This type of lecithin is also widely used in treating acne and eczema. However, there is still not much evidence to support this.
Soy lecithin is used in cosmetic and skincare products today, not only due to its skincare benefits but also for its close resemblance to our skin’s membrane structure. It is also said to help in the cell regeneration and renewal process, making the skin healthier and more beautiful.
The beauty benefits of soy lecithin come from its high content of linoleic acid. This acid is an established way or method of treating blemishes, acne, and dark spots. Having a deficiency in linoleic acid leads to dull, dry, and flaky skin.
Aside from linoleic acid, soy lecithin contains other essential fatty acids needed to form and maintain the protective barrier around your skin.
1. Hydrates the skin
Dehydration can result in itchy and dull-looking skin. It also may lead to an uneven tone and complexion. Dehydrated skin is mainly caused by lifestyle choices, unhealthy diet, and external elements — such as seasonal changes and the weather.
Lecithin is known for preventing natural level transepidermal water loss. Lecithin contains hydration factors that can treat dry skin, and help enhance the appearance of damaged or dry skin, restoring suppleness and diminishing flaking.
Regular application of a topical product with lecithin can correct imbalances related to dry skin conditions, such as psoriasis and neurodermatitis. Moreover, soy lecithin is known to be hydrophilic, attracting water and helping to keep your skin hydrated.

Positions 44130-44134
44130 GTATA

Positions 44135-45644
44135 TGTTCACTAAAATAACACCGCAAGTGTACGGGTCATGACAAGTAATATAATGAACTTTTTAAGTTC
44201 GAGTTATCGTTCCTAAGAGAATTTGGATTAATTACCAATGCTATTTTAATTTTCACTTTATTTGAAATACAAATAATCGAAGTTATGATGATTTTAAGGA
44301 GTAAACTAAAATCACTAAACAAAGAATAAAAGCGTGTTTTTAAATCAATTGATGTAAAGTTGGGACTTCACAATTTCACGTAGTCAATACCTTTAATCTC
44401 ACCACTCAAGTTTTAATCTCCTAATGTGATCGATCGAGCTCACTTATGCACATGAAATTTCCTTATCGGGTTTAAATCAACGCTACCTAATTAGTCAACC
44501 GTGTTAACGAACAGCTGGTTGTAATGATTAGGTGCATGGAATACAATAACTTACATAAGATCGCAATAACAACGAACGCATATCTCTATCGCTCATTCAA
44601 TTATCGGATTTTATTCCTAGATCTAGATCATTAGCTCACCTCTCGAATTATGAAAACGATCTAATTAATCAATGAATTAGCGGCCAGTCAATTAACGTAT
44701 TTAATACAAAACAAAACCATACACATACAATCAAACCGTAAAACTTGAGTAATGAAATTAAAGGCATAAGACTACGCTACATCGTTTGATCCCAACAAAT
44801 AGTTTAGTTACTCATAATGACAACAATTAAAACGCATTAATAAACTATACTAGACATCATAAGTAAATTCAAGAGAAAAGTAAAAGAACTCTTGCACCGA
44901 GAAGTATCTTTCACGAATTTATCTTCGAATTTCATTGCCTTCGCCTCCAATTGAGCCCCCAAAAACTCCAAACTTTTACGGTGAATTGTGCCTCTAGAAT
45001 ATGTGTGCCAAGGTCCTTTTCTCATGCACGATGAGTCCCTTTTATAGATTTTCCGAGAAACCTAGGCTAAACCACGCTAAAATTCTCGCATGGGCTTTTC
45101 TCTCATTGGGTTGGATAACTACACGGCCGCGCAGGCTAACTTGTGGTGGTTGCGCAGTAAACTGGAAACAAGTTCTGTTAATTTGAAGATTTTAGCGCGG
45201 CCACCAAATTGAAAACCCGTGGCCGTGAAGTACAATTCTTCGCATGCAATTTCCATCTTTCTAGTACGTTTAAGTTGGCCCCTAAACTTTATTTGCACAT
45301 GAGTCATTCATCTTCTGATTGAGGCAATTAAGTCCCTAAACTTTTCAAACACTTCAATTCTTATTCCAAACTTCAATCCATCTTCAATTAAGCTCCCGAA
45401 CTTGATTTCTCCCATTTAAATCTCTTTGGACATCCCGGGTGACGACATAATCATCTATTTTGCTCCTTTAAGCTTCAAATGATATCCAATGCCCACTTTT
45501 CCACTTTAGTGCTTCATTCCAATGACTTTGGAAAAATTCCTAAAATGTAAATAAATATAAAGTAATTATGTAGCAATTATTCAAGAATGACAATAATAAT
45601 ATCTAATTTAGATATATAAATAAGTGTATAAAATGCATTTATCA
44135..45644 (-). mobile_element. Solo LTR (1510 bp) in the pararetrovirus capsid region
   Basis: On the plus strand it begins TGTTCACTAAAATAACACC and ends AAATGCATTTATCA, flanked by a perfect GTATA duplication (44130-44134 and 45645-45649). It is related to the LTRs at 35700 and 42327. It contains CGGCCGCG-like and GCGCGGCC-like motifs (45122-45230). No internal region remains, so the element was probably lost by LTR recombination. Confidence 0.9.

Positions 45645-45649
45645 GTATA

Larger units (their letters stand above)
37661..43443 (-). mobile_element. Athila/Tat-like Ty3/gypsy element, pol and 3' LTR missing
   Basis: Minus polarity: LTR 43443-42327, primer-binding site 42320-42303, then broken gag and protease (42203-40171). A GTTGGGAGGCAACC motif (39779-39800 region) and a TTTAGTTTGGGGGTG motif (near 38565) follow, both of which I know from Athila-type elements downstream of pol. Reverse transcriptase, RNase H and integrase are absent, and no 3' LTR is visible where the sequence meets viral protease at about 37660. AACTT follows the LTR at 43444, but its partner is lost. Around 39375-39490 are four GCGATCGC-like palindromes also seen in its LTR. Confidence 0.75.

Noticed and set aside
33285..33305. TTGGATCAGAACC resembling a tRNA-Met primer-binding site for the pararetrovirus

2. Acts as an emulsifier and penetration enhancer
Numerous skin care formulas have oil in water, which means they need emulsifiers to bind the small molecules of oil to the large water molecules. Lecithin serves as an emulsifier for many skincare products, tying together the water and oil molecules and preventing hydrophilic (water) and hydrophobic (oil) from separating.
Aside from being an emulsifier, soy lecithin also serves as a penetration enhancer. Accordingly, lecithin can deeply penetrate through your skin layers, giving way to or enhancing the penetration of other active substances.
Soy lecithin is loaded with moisturizing, nourishing, and anti-aging properties and can be found in skin care products such as primer, foundation, lip gloss, cleanser, lip balm, face cream, face mask, and body lotion.
3. Moisturizes the skin
With its high linoleic and oleic acid levels, soy lecithin can help put moisture back in your skin. Other than that, it is said to help the skin keep moisturized for a longer time.
The active ingredient present in skincare products is released slowly but evenly in the skin. It is due to the existence of phospholipids in lecithin, which binds with keratin — the protein of the skin.